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Simon Borchardt

Mapimpi’s a lethal finisher


Makazole Mapimpi in SA Rugby magazine Makazole Mapimpi in SA Rugby magazine

Kings and South Africa A wing Makazole Mapimpi knows his way to the tryline, writes SIMON BORCHARDT.

Makazole Mapimpi had scored 10 memorable tries in Super Rugby after round 16 of the tournament, but doesn’t hesitate when asked to pick his best. ‘The one against the Reds,’ he says.

That would be the try he scored in the 65th minute of the Kings’ match in Brisbane in mid-April. He received the ball on the Reds’ 10m line, used his pace to get round wing Izaia Perese and then stepped inside, outside, inside and outside again to bamboozle fullback Karmichael Hunt.

Mapimpi dived over in the left-hand corner, got back to his feet and did a celebratory jig. ‘Amazing! Magnificent!’ gushed the Australian commentator, and an embarrassed Hunt would have agreed.

Mapimpi celebrated in similar fashion a month later when he dotted down for South Africa A in their first match against the French Barbarians in Durban. While he didn’t have nearly as much to do as in Brisbane – with Franco Marais putting him away into space – the fact he was wearing a green and gold jersey made it extra-special.

Mapimpi’s breakthrough season came at the age of 26 (he turned 27 on 26 July), which is somewhat surprising considering he played for Border U19 in 2009. It would take him another five years to represent the union’s senior team, and then only after financial problems saw several amateur players brought into the provincial setup. Mapimpi played for Border Urban, the union’s amateur team in 2013, having been a club rugby regular for Winter Roses and Swallows in the Border Super League. Both clubs are in Mdantsane, the township between East London and King William’s Town where Mapimpi was born.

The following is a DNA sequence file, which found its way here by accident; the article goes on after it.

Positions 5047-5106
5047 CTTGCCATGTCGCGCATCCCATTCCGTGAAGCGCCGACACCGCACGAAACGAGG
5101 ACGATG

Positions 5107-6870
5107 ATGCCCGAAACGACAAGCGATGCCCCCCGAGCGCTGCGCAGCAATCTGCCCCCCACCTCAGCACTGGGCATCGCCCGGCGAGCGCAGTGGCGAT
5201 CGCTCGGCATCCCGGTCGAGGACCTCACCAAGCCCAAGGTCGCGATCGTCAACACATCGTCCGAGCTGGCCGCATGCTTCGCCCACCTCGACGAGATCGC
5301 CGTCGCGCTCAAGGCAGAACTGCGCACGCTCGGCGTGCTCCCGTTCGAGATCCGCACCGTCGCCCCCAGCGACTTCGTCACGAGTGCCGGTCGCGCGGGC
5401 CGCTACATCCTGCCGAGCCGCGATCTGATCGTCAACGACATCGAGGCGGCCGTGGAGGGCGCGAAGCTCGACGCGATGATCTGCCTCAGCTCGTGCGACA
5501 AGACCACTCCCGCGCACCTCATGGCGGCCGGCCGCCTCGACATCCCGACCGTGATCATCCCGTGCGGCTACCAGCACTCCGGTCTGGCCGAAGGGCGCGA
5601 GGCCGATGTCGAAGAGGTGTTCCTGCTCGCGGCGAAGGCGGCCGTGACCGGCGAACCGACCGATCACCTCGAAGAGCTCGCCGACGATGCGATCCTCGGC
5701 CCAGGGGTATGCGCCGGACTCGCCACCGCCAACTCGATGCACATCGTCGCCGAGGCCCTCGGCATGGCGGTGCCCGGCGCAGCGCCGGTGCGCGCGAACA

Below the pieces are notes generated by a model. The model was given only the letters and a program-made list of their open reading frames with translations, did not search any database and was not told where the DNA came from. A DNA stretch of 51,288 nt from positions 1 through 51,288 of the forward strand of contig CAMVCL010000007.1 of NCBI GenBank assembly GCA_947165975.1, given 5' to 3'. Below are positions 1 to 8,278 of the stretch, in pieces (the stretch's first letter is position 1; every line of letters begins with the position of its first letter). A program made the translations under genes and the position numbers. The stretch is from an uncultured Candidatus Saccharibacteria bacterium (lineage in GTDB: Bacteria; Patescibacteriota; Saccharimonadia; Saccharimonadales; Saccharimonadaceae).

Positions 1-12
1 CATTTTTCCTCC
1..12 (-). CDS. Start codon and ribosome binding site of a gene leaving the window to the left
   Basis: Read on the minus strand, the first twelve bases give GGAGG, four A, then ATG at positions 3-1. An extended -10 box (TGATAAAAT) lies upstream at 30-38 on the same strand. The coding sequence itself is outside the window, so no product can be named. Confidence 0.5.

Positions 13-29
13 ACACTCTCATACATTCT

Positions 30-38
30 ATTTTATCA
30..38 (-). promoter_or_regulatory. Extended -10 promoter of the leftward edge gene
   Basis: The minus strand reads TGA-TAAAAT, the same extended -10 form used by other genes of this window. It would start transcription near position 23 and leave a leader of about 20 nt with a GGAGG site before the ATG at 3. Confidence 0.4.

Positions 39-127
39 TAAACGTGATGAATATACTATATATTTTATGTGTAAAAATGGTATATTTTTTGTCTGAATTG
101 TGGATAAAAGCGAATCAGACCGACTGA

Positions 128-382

He later moved to Tsholomnqa, just outside East London, and attended Jim Mvabaza Secondary School in King William’s Town.

Mapimpi made an immediate impact for the Border senior team at outside centre, scoring a try on debut against the Sharks XV in the Vodacom Cup, before shifting to wing.

‘He did well in the midfield, but we decided to move him to wing because of his speed and agility,’ says Border coach David Dobela.

‘We knew if we could get the ball quickly to him, he could score a lot of tries, and he did.’

Mapimpi went on to play for Border in two Vodacom Cup and three Currie Cup First Division campaigns, with his performances in the latter part of 2016 earning him selection for the Kings’ Super Rugby squad.